A Hamwe Festival Event
How Art Can Help Generate Better Health Outcomes
From November 8th to 13th, the University of Global Health Equity will host the inaugural edition of Hamwe Festival in Kigali, Rwanda. The annual event will celebrate and encourage the contributions of the creative industries in the global health field.
The festival will host a concert with Grammy award-winning singer Oumou Sangare, as well as a visual art exhibition, various talks on arts and global health, and will close with a night dedicated to the role of dance in global health. Learn more here.
Hamwe Talks will engage the public of Kigali in a conversation about the role of arts in health. Health professionals and artists will discuss how they have used arts to generate better health outcomes.
When: November 12th @ 6:30PM
Where: Kigali Cultural Village
Master of Ceremony (MC): Ariane Inkesha, writer and regional officer at Interpeace.
Dr. Sabin Nsanzimana, Director General of Rwanda Biomedical Center
In addition to being a medical doctor and a leader in the Rwandan Health sector, Dr. Sabin is a martial arts professional. He will share about his experience teaching Karate and medication and the impact of these activities on health.
Yagazie Emezi, Documentary photographer
Yagazie Emezi is an artist and self-taught documentary photographer from Aba, Nigeria focused on stories surrounding African women and their health, sexuality, education and rights. She began her journey in 2015 and has since worked with Al-Jazeera, New York Times, National Geographic, Vogue, Newsweek, Inc. Magazine, TIME, The Guardian, Everyday Projects, The Weather Channel and New York Times Magazine.
After ten months in Monrovia, Liberia documenting the impact of education for girls in at-risk communities, Yagazie returned to her ongoing project “Re-learning Bodies”, which explores the process by which people reclaim their bodies. This project studies the fragility and endurance of the human form and the acceptance of self within African communities by examining how environment and socioeconomic class influence an individual’s psychological adjustment to their new, scarred bodies, while marking the absence of an effusive culture around body positivity as a noteworthy cultural phenomenon.
This exhibition will be on display at the event.
Sharon Kalima, Program Coordinator at the Arts and Global Health Center Africa and 2019 UN SDG action award winner.
Sharon Kalima is passionate about women empowerment and is an advocate for gender equity in Malawi, with a strong interest and track record in sexual and reproductive health for women and young girls. Sharon will speak about participative arts and community health.
Judith Kaine, Founder and Director of Kurema Kureba Kwiga
Judith Kaine is a social entrepreneur and founder of the social enterprise Kurema Kureba Kwiga, which uses art to promote public health and social issues. Judith will talk about her work in Kigali with her organization.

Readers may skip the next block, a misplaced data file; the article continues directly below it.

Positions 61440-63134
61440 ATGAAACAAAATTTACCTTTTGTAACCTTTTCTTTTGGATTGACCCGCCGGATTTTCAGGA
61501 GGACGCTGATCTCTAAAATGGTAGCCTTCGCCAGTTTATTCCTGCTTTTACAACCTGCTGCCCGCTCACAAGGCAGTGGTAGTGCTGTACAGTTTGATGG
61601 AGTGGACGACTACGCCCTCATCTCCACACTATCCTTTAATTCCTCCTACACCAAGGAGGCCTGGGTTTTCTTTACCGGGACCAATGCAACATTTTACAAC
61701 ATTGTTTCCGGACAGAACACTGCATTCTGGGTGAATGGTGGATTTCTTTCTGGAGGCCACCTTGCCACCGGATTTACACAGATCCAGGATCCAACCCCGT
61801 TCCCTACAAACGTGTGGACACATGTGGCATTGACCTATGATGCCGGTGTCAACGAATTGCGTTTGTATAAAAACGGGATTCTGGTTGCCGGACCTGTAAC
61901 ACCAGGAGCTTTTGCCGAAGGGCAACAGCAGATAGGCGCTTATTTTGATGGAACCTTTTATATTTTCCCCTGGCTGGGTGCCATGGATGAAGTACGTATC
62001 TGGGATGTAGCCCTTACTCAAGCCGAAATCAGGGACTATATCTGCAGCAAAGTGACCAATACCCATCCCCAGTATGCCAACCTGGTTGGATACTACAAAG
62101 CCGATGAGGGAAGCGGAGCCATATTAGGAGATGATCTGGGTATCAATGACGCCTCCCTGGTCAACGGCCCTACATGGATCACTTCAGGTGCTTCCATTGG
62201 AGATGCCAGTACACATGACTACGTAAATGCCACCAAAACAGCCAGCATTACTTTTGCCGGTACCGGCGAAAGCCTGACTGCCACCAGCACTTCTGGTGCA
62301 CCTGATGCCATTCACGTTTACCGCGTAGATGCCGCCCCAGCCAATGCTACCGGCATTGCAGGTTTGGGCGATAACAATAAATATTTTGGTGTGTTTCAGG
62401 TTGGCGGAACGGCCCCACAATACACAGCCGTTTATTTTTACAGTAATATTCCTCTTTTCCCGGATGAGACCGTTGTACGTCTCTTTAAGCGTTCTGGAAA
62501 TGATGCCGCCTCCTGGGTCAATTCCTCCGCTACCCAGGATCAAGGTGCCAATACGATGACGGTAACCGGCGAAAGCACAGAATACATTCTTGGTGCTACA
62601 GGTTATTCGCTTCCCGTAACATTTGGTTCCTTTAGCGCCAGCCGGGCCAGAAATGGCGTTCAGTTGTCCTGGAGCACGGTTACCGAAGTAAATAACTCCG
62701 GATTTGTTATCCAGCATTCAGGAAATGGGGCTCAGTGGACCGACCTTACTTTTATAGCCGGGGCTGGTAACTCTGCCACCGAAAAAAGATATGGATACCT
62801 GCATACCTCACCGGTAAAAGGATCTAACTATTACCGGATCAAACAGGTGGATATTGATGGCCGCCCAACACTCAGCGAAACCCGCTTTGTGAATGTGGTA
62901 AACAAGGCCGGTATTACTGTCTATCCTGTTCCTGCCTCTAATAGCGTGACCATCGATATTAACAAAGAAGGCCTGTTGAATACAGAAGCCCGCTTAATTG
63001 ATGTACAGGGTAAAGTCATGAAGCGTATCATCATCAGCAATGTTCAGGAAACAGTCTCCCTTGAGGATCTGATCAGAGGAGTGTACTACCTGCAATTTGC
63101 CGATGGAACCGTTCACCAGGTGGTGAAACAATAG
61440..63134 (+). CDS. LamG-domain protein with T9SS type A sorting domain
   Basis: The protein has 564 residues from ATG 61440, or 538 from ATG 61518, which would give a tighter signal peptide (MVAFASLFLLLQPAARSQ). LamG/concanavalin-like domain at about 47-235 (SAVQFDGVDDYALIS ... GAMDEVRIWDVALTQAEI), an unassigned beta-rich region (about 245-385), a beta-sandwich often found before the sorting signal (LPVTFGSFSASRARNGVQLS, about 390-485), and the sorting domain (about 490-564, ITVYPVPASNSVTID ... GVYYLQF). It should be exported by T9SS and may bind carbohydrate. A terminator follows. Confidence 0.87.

Winnie Chelagat and Gulraj Grewal, Global Health Disrupted
Winnie and Gulraj will speak on the role of film in global health, using the MAMA Film project as an example of how film can be participatory and engaging in the most challenging of circumstances, such as women’s health in rural Kenya.
Didi Bertrand and Coralie Noisette from the Women and Girls initiative
Didi Bertrand and Coralie Noisette, representing Partners In Health and the Women and Girls Initiative, will talk about how the arts have been a powerful tool for their organization’s mission empowering adolescent girls and young women.
Dr. Paul Animbom Ngong, Chair of the Department of Performance and Visual Arts at the University of Bamenda
Dr. Paul Animbomb Ngong is an expert in therapeutic theater. He will speak about the use of acting as therapy for personal and social development.
Christopher Bailey, World Health Organization
Christopher Bailey will perform “Stage 4: Global Stories on Empathy and Health,” which will take us on a journey through space and time, from HIV clinics in Kenya, to a Liberian slum during the 2014 Ebola epidemic, to oncology wards in Switzerland, and to ancient Greek theatres to bring to life real stories of this primal human ability and the emerging science behind it. When we say ‘art can heal’, what do we mean by that? In answering that question, we touch on the very foundations of what it means to be human, and perhaps, how we can survive as a species. Stage 4 has been performed at the Wellcome Trust, The World Health Organization, Oxford University, Pace University, New York University, UN HQ in New York, in Amsterdam at a meeting of international film and television production companies, the American Academy of Dramatic Arts, and recently, at the Warner Bros. studio in Hollywood.